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Improved Methods and Actionable Tools for Enhancing Health Technology Assessment

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Cross-border cooperation is key to more efficient health technology assessments

New tools and methods for conducting health technology assessments aim to improve decision-making and promote cooperation among Member States. The result could be better patient care.

Health

Although social and health policies remain the responsibility of Member States, there are benefits to cross-country collaboration – particularly to the procurement of health-related technology. Improving the effectiveness and efficiency of health technology procurement through data and information sharing is therefore now a major policy goal for many Member States. Helping to facilitate this collaboration in data is the EU-funded IMPACT HTA project. “Data on the costs and outcomes of new health technologies are now available from a wide range of sources,” says Panos Kanavos, a professor of International Health Policy at the London School of Economics and IMPACT HTA project coordinator. “The goal of this project is to create an environment where all Member States can readily access this information when conducting health technology assessments.” Health technology assessments, or HTAs, are a systematic method used to evaluate a health technology’s properties, effects and consequences. Member States use HTAs to make informed decisions about whether to procure and/or certify a new health technology.

Innovative methods and tools

The project has developed numerous innovative methodologies and tools that aid decision-making, improve resource allocation, and facilitate collaboration between Member States, HTA agencies, healthcare professionals and other stakeholders. Take for example an economic evaluation tool that combines and uses randomised clinical trial and observational data. “This tool allows HTA staff to conduct quick cost-effectiveness evaluations using local, freely available data,” remarks Kanavos. “The data can be easily modified for local needs, which enables models to be shared across agencies and appraisals in a given therapeutic area.” The project also created a costing methodology and database of unit costs in health and social care. “This database, the first of its kind in Europe, can be used to feed health-economic evaluations by transferring economic analyses and models across countries,” adds Kanavos. “It saves researchers’ time in searching for costs, allows for cross-country comparisons, and provides a deep understanding of cross-border cost variations.” Researchers have even developed tools specifically for hospitals. “Hospital performance is multifaceted, with many contextual factors affecting the adoption of health technologies,” he notes. With this in mind, the project developed two toolkits for the hospital setting. The first assesses the hospital’s overall performance, while the second provides a method for assessing how contextual factors could impact a technology’s implementation. “These tools are backed by a decision model that identifies technologies of equal efficacy and safety, but that are subject to clinical variations,” says Kanavos. “By assessing different possible interventions, these tools help improve the performance and quality of patient care.”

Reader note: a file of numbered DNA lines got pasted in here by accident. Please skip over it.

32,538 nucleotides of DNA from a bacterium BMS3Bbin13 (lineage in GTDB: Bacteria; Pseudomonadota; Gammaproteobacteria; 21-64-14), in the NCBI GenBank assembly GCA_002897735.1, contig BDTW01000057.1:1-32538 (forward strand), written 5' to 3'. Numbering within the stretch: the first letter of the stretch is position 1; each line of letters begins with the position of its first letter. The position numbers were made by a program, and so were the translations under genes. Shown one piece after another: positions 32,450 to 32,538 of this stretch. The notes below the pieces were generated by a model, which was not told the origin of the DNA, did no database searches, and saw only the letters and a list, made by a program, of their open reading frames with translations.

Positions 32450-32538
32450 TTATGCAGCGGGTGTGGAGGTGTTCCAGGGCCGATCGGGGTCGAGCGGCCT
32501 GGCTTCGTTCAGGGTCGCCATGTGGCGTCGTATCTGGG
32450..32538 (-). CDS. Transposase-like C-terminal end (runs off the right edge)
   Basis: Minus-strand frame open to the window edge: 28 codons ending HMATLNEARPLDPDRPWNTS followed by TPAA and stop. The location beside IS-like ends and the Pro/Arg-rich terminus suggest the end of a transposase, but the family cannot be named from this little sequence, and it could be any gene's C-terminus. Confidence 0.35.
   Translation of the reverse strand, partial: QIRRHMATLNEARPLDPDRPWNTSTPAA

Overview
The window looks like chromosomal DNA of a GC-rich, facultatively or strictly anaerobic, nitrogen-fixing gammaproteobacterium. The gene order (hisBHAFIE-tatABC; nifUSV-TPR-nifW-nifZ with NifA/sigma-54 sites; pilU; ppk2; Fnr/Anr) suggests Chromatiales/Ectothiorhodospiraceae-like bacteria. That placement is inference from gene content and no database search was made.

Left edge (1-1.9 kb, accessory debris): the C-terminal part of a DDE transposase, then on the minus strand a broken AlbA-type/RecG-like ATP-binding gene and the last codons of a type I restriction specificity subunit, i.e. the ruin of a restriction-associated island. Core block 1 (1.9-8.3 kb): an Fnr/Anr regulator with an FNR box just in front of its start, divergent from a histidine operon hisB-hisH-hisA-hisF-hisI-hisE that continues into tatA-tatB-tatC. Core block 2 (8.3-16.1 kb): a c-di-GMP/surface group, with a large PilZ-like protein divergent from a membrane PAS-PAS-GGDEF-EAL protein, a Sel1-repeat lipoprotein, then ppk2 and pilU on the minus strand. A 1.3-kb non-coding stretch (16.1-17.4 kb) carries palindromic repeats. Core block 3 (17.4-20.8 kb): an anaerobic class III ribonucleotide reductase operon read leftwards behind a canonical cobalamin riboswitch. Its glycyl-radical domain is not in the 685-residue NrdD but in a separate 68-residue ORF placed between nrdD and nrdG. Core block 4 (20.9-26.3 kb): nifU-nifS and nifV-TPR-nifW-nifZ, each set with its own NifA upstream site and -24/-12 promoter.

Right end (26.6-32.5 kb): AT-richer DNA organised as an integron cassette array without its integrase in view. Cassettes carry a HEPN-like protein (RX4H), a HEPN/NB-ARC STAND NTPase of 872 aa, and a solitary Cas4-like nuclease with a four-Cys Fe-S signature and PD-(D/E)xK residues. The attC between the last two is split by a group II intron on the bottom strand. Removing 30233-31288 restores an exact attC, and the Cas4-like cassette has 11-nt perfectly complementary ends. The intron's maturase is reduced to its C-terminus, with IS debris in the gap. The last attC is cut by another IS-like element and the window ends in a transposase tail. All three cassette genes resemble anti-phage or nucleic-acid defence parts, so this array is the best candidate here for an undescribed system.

Improving patient care

Although work continues, IMPACT HTA’s tools and methods are already being used by HTA bodies, guideline developers, patient organisations, clinical experts, academic groups and the healthcare industry. “Our validated approaches for collecting, analysing and integrating data not only helps improve resource allocation across Member States, more importantly, it ensures that patients receive the best possible care,” concludes Kanavos.

Keywords

IMPACT HTA, health technology assessments, Member States, patient care, health policy, health technology, procurement, data, healthcare, hospitals

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